Hormone Affects “Runner’s High”

Leptin, the satiety hormone produced by fat, affects neuronal signaling in the mouse brain; interference with this pathway can influence the rewarding effects of running in the animals.

By Tracy Vence | September 2, 2015

WIKIMEDIA, DATABASE CENTER FOR LIFE SCIENCESThe rewarding feelings of running—often called “runner’s high”—are in part modulated by a hormone that affects signaling in the brain, according to a mouse study published in Cell Metabolism this week (September 1). Specifically, knockout of a receptor for the adipose-produced leptin, which inhibits hunger, led mice to nearly double the amount of time spent running compared with their wild-type counterparts.

“Based on these findings, we think that a fall in leptin levels increases motivation for physical activity as a means to enhance exploration and the pursuit of food,” study coauthor Stephanie Fulton, an associate professor of nutrition at the University of Montreal, said in a statement.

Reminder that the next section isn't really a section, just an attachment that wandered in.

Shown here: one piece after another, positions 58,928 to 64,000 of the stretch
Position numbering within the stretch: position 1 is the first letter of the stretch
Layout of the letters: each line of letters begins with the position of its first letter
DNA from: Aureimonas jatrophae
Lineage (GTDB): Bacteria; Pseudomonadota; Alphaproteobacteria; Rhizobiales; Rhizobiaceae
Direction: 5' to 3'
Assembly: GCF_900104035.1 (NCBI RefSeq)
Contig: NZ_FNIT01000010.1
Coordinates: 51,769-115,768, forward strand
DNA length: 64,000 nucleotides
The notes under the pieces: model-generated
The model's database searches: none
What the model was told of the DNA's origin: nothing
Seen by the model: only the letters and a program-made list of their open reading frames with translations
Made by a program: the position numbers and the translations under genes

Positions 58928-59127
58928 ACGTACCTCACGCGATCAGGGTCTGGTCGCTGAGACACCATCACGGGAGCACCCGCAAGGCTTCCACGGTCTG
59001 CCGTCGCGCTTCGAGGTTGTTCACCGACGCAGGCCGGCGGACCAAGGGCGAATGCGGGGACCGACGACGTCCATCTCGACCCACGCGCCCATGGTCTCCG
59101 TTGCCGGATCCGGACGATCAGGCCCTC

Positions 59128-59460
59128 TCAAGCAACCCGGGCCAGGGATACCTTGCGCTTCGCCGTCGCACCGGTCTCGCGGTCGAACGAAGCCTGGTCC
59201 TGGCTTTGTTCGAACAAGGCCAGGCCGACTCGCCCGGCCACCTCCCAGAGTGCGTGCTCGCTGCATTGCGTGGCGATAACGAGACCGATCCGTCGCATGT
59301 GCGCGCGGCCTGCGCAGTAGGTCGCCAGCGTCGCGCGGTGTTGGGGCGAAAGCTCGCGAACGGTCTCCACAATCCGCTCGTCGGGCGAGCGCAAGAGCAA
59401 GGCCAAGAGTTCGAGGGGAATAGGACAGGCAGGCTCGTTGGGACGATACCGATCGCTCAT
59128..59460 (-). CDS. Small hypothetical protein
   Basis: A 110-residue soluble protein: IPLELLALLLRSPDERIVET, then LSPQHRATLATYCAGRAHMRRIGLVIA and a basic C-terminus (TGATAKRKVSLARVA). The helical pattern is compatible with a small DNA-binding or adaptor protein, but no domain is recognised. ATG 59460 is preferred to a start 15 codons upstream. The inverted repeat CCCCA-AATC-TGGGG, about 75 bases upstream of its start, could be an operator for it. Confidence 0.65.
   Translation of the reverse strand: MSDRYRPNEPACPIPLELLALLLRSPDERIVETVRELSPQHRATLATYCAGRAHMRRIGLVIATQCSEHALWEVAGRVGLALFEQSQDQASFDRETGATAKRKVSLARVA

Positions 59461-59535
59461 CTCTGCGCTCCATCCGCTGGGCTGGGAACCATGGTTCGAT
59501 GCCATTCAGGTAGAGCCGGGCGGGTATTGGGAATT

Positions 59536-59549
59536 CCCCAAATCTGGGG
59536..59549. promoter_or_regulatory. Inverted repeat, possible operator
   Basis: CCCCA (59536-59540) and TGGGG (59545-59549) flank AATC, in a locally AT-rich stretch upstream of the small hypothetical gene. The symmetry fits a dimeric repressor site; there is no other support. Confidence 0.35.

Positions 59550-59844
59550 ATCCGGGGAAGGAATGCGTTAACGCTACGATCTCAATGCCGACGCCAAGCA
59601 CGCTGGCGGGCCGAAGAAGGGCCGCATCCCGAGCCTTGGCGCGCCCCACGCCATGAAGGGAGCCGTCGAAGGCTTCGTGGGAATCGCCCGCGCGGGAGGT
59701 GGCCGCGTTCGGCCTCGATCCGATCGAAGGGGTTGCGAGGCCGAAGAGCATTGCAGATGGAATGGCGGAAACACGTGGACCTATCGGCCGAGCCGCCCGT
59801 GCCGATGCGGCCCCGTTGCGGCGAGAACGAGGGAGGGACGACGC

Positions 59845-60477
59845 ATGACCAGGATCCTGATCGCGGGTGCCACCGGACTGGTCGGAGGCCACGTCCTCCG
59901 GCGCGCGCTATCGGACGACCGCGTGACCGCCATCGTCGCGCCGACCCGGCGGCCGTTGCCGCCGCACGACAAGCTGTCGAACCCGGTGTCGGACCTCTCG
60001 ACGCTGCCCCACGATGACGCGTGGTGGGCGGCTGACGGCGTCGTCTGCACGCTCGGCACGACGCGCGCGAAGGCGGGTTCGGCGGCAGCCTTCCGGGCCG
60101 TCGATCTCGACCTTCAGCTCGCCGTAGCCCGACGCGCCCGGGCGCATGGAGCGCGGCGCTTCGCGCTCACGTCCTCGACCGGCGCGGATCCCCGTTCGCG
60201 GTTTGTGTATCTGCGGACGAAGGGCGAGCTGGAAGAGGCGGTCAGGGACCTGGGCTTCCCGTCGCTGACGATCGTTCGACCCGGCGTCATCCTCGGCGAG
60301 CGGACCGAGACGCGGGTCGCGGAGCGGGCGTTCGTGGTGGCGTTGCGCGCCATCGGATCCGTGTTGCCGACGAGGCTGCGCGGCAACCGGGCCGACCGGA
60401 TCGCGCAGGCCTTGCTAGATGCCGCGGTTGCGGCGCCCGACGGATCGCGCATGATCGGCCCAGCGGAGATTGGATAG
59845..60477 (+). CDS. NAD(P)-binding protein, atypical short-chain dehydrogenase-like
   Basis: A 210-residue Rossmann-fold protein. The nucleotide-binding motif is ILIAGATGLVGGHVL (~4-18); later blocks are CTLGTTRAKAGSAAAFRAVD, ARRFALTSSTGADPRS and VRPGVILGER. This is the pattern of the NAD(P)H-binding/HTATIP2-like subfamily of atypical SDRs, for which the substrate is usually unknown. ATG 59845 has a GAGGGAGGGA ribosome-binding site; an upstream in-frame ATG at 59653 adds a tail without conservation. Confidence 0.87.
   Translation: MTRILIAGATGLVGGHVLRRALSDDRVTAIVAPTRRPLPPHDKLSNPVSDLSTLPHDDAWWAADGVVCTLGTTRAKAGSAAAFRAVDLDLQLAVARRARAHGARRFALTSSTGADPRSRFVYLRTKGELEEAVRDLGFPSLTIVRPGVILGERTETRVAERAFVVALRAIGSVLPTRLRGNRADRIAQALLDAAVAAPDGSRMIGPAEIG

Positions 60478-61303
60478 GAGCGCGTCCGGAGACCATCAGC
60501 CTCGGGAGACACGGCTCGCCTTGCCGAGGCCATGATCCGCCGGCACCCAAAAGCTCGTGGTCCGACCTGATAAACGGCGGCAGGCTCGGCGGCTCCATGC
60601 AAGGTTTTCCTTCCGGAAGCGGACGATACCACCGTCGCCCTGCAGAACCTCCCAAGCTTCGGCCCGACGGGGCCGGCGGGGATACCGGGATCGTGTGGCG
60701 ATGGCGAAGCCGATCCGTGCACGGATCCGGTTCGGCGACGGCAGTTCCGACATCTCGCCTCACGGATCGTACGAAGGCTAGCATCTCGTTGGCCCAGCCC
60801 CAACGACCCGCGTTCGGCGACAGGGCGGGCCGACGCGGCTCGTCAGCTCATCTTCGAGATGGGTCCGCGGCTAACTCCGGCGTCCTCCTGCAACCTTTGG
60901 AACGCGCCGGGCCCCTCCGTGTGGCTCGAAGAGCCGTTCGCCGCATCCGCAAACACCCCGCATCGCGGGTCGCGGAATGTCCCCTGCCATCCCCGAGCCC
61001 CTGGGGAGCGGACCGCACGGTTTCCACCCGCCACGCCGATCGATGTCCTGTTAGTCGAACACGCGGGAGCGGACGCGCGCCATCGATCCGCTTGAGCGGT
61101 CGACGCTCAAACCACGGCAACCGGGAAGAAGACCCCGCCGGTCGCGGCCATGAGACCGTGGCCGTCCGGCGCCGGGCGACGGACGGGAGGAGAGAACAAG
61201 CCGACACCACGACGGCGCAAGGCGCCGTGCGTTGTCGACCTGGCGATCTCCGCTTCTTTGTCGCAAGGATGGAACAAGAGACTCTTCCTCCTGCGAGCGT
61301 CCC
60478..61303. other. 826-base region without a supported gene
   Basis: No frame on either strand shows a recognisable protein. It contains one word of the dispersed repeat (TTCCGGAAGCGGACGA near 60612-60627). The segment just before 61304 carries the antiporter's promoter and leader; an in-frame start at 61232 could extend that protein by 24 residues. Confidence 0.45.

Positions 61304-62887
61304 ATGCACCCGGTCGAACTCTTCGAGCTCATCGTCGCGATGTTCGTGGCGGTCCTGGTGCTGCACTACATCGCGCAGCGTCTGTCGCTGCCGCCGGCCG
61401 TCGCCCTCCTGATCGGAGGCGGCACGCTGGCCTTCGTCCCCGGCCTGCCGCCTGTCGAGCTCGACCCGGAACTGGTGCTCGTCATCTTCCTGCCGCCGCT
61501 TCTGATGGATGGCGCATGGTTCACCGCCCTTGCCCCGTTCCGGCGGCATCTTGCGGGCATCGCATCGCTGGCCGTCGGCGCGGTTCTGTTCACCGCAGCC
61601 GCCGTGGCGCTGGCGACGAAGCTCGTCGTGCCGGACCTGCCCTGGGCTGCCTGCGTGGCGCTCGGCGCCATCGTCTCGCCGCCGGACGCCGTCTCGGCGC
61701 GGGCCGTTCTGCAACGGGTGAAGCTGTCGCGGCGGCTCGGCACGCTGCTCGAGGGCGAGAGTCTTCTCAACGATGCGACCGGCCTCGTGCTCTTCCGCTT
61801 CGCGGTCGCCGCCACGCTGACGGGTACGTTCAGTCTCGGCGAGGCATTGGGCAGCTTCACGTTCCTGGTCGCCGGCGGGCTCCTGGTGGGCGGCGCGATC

In previous studies, reduced levels of leptin have been associated with high endurance in people. The hormone is thought to also play a role in anorexia.

“Our study also suggests that people with lower fat-adjusted leptin levels, such as high-performance marathon runners, could potentially be more susceptible to the rewarding effects of running and thus possibly more inclined to exercise,” noted Fulton, adding that the brain-signaling disruption she and her colleagues observed in knockout mice “could potentially underlie the hyperactivity associated with anorexia.”

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